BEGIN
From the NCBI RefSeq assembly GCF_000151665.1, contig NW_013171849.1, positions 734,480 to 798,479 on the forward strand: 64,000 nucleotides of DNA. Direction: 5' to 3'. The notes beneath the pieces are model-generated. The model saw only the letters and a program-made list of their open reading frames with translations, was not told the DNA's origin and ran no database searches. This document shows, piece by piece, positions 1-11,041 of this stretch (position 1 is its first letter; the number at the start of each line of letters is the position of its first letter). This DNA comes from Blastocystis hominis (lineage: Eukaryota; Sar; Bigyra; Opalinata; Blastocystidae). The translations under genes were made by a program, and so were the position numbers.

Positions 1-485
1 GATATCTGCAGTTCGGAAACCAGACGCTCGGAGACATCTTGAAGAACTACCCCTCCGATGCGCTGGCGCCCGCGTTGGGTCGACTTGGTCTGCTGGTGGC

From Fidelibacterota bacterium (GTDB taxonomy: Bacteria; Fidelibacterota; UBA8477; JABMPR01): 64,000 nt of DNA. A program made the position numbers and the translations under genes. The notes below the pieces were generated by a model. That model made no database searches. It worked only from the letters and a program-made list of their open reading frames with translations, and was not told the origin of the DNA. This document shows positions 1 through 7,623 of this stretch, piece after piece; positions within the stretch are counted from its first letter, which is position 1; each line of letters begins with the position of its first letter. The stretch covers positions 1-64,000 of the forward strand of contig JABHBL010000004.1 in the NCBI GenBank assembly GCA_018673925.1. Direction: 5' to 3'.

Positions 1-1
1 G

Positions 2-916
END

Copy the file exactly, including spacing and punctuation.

From the NCBI RefSeq assembly GCF_000151665.1, contig NW_013171849.1, positions 734,480 to 798,479 on the forward strand: 64,000 nucleotides of DNA. Direction: 5' to 3'. The notes beneath the pieces are model-generated. The model saw only the letters and a program-made list of their open reading frames with translations, was not told the DNA's origin and ran no database searches. This document shows, piece by piece, positions 1-11,041 of this stretch (position 1 is its first letter; the number at the start of each line of letters is the position of its first letter). This DNA comes from Blastocystis hominis (lineage: Eukaryota; Sar; Bigyra; Opalinata; Blastocystidae). The translations under genes were made by a program, and so were the position numbers.

Positions 1-485
1 GATATCTGCAGTTCGGAAACCAGACGCTCGGAGACATCTTGAAGAACTACCCCTCCGATGCGCTGGCGCCCGCGTTGGGTCGACTTGGTCTGCTGGTGGC

From Fidelibacterota bacterium (GTDB taxonomy: Bacteria; Fidelibacterota; UBA8477; JABMPR01): 64,000 nt of DNA. A program made the position numbers and the translations under genes. The notes below the pieces were generated by a model. That model made no database searches. It worked only from the letters and a program-made list of their open reading frames with translations, and was not told the origin of the DNA. This document shows positions 1 through 7,623 of this stretch, piece after piece; positions within the stretch are counted from its first letter, which is position 1; each line of letters begins with the position of its first letter. The stretch covers positions 1-64,000 of the forward strand of contig JABHBL010000004.1 in the NCBI GenBank assembly GCA_018673925.1. Direction: 5' to 3'.

Positions 1-1
1 G

Positions 2-916